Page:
An Illinois federal judge on Monday rejected an attempt from nursing home network workers to return to state court their claims the network violated the state's Biometric Information Privacy Act with its fingerprint timekeeping system and said union members are preempted from suing.
Ironshore Specialty Insurance Co. is asking an Illinois federal court for a win as it seeks to avoid covering a $20 million judgment against Akorn Inc. over an adverse effect of one of its medications, saying punitive damages stemming from the company's willful conduct aren't covered.
A Chicago McDonald's did not violate federal labor law by telling workers to delete video of a fight between customers and workers over wait times and masking rules, a National Labor Relations Board attorney said in one of three new guidance letters tied to the COVID-19 pandemic.
An Illinois federal judge on Monday froze the assets of the insolvent plaintiffs firm Girardi Keese and its famed founder Tom Girardi after finding them in contempt for taking at least $2 million from a settlement fund for widows and orphans of plane crash victims, saying he was referring the case to prosecutors.
Workforce Software LLC sued software company Workforce.com for trademark infringement Friday in Illinois federal court, accusing the company of copying its name and logo.
The concept of environmental justice has risen to prominence recently, and converging trends signal further legislative and litigation developments, with potential for exponential amplification by the presidential and congressional election outcomes, say Julius Redd and Hilary Jacobs at Beveridge & Diamond, and consultant Stacey Halliday.
As Election Day approaches, Samuel Morris at Godwin Morris examines recent matters demonstrating employee political speech limitations, case law addressing private versus public worker rights, and how to discern between protected and unprotected remarks.
The tools of powerful political speeches — those with soaring rhetoric that convinces and moves listeners — can be equally applicable to oral advocacy, case strategy and brief writing, say Lauren Papenhausen and Julian Canzoneri at White & Case and former presidential speech writer Dave Cavell.
Former Georgia Supreme Court Chief Justice Robert Benham looks back at the racial barriers facing his first judicial campaign in 1984, and explains how those experiences shaped his decades on the bench, why judges should refrain from taking political stances, and why he was an early supporter of therapeutic courts that deal with systemic problems.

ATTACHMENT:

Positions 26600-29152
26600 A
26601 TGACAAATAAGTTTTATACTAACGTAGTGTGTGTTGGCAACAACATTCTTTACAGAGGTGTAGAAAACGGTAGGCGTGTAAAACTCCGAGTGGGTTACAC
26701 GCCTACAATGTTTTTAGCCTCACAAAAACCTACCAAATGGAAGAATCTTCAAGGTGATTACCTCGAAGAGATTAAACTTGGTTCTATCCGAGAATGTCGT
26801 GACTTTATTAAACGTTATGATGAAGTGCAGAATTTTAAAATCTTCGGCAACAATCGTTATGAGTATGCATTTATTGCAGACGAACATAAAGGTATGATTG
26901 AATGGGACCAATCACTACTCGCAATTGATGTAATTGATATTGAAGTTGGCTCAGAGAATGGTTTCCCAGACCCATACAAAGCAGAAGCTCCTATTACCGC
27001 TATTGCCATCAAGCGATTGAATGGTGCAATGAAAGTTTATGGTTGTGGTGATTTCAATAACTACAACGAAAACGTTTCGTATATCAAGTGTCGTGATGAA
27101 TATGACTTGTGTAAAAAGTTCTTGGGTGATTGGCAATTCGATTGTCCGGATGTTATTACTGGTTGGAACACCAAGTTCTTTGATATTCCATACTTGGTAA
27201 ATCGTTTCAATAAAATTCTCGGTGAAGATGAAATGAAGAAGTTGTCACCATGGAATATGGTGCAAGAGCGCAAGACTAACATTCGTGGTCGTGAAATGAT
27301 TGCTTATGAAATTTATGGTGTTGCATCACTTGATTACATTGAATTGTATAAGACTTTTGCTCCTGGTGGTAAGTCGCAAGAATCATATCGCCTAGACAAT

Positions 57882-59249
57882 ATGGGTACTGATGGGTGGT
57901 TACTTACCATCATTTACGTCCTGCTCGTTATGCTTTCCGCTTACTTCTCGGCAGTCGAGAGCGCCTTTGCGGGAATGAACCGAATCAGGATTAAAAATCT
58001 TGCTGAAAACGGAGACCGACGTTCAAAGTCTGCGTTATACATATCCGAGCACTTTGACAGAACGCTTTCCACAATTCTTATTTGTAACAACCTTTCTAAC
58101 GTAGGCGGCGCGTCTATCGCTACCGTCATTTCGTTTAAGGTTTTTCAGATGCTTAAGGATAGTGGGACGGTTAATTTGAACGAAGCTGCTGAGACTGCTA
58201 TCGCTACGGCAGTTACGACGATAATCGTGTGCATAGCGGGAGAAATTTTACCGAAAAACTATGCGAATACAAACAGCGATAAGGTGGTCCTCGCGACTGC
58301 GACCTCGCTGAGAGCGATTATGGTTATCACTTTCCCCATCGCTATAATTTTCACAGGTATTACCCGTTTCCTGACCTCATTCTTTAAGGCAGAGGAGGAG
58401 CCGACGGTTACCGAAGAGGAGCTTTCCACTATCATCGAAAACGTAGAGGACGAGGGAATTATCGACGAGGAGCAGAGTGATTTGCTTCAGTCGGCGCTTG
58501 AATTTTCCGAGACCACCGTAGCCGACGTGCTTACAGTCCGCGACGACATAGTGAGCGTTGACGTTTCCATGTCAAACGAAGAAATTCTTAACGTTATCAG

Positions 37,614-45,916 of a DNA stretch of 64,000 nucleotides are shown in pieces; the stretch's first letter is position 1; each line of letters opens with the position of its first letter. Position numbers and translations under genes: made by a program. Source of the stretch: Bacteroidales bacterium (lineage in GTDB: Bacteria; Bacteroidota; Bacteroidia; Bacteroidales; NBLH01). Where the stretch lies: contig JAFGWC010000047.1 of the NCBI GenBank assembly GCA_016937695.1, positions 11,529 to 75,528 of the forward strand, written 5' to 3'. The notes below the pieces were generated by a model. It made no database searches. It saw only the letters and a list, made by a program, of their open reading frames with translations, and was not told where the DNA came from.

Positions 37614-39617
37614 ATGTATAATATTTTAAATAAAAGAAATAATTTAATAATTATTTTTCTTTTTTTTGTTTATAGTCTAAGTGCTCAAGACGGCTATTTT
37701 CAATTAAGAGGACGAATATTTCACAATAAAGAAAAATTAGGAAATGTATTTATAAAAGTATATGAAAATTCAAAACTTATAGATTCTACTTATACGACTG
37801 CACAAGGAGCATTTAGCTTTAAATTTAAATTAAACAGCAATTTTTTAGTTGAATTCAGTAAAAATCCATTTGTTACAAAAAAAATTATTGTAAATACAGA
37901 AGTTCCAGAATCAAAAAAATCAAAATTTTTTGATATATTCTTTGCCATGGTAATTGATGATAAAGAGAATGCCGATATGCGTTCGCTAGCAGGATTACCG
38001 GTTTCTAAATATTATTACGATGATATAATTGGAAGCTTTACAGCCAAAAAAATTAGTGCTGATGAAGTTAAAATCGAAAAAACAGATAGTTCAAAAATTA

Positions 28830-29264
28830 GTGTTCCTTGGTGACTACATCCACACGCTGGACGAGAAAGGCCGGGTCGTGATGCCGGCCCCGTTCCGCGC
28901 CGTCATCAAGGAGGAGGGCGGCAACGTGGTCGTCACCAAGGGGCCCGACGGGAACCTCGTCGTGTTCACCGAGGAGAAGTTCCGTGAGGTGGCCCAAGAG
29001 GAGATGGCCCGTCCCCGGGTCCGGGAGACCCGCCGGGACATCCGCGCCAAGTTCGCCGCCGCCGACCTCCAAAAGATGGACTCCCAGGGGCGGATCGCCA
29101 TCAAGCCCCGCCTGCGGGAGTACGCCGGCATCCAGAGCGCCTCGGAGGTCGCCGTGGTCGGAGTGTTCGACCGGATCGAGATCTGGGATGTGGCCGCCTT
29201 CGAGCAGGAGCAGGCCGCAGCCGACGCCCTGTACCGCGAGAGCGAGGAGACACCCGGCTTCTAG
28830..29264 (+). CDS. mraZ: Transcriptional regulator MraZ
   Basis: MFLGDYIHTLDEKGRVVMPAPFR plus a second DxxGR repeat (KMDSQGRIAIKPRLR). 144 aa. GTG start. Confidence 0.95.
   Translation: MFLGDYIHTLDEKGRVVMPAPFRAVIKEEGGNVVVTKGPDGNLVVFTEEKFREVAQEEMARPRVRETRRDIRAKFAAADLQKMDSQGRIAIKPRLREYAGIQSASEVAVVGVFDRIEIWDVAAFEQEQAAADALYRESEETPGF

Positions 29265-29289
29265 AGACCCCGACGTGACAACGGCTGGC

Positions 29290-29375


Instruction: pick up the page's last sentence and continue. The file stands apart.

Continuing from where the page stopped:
The Ninth Circuit’s ruling that workers’ prior salaries cannot justify pay disparities based on sex in Rizo v. Yovino — which the U.S. Supreme Court recently declined to review — appears to lead a federal appellate court trend that rejects prior pay as a “factor other than sex” under the Equal Pay Act, says Christine Webber at Cohen Milstein.
Minnesota Attorney General Keith Ellison explains how helping people afford their lives — and live with dignity, safety and respect — during the COVID-19 pandemic has meant protecting tenants from eviction, going after scammers and profiteers, and taking action against wage theft.
Parties must determine whether arbitration is better than litigation for their disputes amid pandemic-induced court delays by answering five key questions and understanding the importance of a clearly tailored arbitration clause, say attorneys at Goodwin.
Certain precautions can help lawyers avoid post-settlement malpractice claims and create a solid evidentiary defense, as settle-and-sue lawsuits rise amid pandemic-induced dispute settlements, say Bethany Kristovich and Jeremy Beecher at Munger Tolles.
Steps law firms can take to attract and keep the best lawyers amid the pandemic include diversifying expertise to meet anticipated legal demands, prioritizing firm culture, and preparing for prospective partners' pointed questions, says Brian Burlant at Major Lindsey.
Gerald Knapton at Ropers Majeski analyzes U.S. and U.K. experiments to explore alternative business structures and independent oversight for law firms, which could lead to innovative approaches to increasing access to legal services.
The U.S. Supreme Court's decision in Texas v. U.S. could render the Affordable Care Act unconstitutional in whole or in part, which, combined with the upcoming election, could drive a wide range of impacts on health care policy, businesses and patients, say Michael King and Emily Felder at Brownstein Hyatt.
Christopher Jennison shares a view of his life working from home as a Federal Aviation Administration attorney preparing to first-chair a trial while splitting child care responsibilities with his lawyer wife.
As smart contracts grow in popularity, confusion over their definition, operation and effect requires careful consideration of how they may alter parties' legal rights and obligations, says Andrew Foreman at Porter Wright.
As the pandemic accelerates the adoption of biometric technology, companies thinking about using or developing it should assess their litigation risk under disparate state laws regarding data use and storage, say Nicola Menaldo and Alison Caditz at Perkins Coie.
Josephine Bahn shares a view of her life working from home as an attorney at the Federal Deposit Insurance Corporation while splitting child care responsibilities with her lawyer husband.